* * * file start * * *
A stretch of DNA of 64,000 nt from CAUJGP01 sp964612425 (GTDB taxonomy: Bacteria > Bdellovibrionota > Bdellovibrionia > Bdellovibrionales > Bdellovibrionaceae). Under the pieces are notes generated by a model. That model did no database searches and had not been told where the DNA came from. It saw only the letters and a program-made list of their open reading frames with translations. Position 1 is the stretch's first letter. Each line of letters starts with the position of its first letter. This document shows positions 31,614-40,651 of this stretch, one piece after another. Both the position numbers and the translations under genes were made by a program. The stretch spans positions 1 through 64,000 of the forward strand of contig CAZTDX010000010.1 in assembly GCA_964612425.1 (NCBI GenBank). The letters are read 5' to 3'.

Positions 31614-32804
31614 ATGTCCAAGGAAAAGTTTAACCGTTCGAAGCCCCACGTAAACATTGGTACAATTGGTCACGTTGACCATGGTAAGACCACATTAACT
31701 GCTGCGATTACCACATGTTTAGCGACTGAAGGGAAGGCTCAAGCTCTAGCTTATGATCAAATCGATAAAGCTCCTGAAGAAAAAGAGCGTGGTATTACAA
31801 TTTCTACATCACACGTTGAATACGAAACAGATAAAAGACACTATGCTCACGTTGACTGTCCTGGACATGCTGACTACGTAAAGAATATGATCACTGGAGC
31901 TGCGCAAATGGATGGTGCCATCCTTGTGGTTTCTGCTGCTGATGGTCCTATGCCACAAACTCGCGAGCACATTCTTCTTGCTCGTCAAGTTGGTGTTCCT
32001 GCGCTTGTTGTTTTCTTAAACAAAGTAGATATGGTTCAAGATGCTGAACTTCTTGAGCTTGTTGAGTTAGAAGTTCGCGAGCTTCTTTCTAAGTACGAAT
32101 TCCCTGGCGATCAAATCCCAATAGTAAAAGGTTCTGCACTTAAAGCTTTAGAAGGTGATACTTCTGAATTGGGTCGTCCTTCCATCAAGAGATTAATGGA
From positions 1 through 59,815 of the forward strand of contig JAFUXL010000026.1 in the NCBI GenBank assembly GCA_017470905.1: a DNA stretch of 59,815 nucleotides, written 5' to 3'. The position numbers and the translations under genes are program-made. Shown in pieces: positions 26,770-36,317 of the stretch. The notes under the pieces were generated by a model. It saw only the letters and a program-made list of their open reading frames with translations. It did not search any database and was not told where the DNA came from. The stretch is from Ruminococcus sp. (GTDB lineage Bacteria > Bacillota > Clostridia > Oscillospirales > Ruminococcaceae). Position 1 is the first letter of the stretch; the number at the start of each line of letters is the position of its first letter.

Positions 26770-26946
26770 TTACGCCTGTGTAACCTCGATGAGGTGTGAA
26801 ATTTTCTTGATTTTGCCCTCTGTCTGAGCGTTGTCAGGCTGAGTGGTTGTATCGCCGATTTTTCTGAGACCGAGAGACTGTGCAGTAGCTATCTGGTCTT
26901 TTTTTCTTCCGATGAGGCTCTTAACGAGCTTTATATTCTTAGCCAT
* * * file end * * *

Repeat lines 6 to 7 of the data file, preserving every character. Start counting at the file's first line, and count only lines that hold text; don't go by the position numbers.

31901 TGCGCAAATGGATGGTGCCATCCTTGTGGTTTCTGCTGCTGATGGTCCTATGCCACAAACTCGCGAGCACATTCTTCTTGCTCGTCAAGTTGGTGTTCCT
32001 GCGCTTGTTGTTTTCTTAAACAAAGTAGATATGGTTCAAGATGCTGAACTTCTTGAGCTTGTTGAGTTAGAAGTTCGCGAGCTTCTTTCTAAGTACGAAT